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Shelby County Democrats and Republicans won’t endorse school board candidates, despite new state law allowing it

A sign reads, “Vote here, vote aqui.”

Shelby County voters will not see party affiliation labels next to school board candidates’ names on ballots next November.

Bloomberg Creative / Getty Images

Neither the Shelby County Democratic Party nor the Republican Party will endorse school board candidates next year, during the first election to be affected by a new state law permitting partisan school board races. 

Shelby County Democratic Party Chair Gabby Salinas said in a Thursday statement that the party continues to prioritize equity in public schools. After consulting with teachers, parents, advocates, and community leaders, party leaders believe the best way to accomplish that goal is for school board races to remain nonpartisan.

Salinas called the new law an attempt by the GOP-controlled legislature to further politicize and divide public education.

“All of us, regardless of political affiliation, have a vested interest in the education of our children — they are our future,” Salinas said. “We must work together to leverage the power of our government to ensure that every child, regardless of their socio-economic status, race, ethnicity, religion, sex, or gender has access to a sound public education.”

Shelby County Republican Party Chair Cary Vaughn said via email Thursday the party will not pursue partisan school board races because they “see no advantage or benefit in changing our protocol.”

The deadline for local political parties to file intent to hold primary elections for school board members is Friday, Dec. 10. Primaries will be held in May for the November ballot.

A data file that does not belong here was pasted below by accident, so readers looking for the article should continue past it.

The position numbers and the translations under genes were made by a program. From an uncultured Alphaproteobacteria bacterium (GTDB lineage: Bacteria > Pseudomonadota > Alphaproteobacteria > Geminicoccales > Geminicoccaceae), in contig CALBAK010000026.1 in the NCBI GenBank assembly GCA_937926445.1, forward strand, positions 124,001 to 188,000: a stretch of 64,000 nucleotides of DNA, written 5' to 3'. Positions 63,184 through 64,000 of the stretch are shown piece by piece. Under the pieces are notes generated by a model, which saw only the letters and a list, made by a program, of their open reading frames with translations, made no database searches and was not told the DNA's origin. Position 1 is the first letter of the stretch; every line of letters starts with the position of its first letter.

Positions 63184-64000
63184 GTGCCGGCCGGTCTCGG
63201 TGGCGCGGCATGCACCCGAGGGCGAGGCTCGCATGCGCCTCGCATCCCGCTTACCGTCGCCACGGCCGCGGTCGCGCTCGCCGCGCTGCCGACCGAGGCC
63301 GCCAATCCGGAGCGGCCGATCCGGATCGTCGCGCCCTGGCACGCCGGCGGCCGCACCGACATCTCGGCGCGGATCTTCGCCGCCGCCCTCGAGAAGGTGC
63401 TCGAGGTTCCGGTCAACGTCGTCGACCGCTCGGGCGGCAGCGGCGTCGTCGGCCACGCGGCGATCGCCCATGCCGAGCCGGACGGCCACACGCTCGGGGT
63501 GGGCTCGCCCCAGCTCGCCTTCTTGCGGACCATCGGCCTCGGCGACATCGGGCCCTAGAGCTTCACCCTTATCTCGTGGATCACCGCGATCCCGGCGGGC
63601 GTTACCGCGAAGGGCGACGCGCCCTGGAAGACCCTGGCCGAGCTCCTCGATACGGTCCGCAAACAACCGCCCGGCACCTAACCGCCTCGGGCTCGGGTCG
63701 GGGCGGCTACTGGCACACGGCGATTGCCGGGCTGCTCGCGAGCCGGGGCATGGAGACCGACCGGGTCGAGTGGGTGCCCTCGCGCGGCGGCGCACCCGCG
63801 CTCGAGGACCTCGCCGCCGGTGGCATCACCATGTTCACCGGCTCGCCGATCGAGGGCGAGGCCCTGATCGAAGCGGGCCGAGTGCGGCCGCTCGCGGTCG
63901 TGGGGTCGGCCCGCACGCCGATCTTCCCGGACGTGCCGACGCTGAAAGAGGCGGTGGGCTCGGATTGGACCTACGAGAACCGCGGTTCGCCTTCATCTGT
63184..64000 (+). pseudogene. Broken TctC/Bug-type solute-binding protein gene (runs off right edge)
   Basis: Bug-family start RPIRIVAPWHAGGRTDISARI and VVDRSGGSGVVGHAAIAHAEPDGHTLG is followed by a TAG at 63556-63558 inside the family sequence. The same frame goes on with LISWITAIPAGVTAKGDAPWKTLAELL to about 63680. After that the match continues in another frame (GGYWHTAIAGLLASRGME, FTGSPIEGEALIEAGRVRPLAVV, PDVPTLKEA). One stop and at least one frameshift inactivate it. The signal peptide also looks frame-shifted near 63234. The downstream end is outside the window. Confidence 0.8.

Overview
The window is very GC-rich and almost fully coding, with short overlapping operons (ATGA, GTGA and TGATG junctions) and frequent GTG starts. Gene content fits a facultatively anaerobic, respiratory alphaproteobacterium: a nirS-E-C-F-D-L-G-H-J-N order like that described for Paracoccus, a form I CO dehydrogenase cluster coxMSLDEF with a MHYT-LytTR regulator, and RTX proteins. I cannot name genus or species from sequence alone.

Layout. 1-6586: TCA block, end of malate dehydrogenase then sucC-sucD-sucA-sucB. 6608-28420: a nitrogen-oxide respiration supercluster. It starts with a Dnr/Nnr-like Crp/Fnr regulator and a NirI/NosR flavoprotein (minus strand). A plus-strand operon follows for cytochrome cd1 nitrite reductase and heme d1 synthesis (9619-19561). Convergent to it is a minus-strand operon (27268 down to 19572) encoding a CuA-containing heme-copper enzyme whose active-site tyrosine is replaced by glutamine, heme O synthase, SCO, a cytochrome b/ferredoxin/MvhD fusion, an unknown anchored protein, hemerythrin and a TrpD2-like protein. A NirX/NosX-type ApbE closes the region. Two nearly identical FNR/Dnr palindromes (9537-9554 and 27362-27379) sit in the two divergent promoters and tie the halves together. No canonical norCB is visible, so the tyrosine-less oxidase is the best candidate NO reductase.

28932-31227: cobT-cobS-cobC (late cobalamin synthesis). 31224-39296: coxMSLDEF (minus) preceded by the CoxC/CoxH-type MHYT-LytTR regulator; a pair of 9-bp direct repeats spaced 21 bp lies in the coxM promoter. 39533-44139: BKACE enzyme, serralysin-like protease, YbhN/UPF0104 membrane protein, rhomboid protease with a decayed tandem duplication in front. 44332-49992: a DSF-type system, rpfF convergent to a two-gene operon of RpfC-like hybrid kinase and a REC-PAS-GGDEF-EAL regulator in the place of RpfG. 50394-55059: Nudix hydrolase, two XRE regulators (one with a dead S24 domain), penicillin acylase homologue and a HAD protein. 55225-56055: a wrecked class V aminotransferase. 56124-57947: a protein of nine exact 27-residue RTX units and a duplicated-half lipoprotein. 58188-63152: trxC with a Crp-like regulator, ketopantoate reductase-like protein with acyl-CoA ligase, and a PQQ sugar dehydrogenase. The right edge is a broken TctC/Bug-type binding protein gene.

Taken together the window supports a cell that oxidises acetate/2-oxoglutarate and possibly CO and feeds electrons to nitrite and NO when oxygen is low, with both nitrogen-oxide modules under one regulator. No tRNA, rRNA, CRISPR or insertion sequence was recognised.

The law is one of a bundle of bills passed during an October special session convened by Republican lawmakers to curb COVID restrictions, and was signed into law by Gov. Bill Lee last month.

The measure allows — but does not require — local political parties to put forth school board candidates with Republican or Democratic labels starting next year, when half of school board races will be on Tennesseans’ ballots. Candidates also may run as independents.

Tennessee is among several other states — like Florida and Arizona — to consider making school board contests partisan, fueled by debates about critical race theory and school mask mandates that have often fallen along party lines.

Advocates of the law contend that party labels would give voters more clarity when selecting candidates who best reflect their ideals in one of the most critical policy jobs in their communities.

“Some try to argue that school boards are somehow apolitical because they don’t have an R or a D besides their names. That’s nonsense,” said Rep. Mark Cochran, a Republican from Englewood, in October. “The politics are already there. This is just shedding light on what politics there are.”

Some Democrats and Republicans, meanwhile, have argued the last thing Tennessee needs is more partisanship in education. They expressed concern that party labels would distract from what’s most important — students — and deter school board candidates from running because of elevated political tensions and increased expenses of campaigning.

Earlier this week, the Metro Nashville school board sent a letter to the chairpersons of both the Davidson County Republican and Democratic parties, urging them to refrain from calling for partisan school board elections. The GOP voted Tuesday night on the matter, but as of Wednesday had declined to release the outcome, The Tennessean reported. Democrats were set to vote Wednesday.

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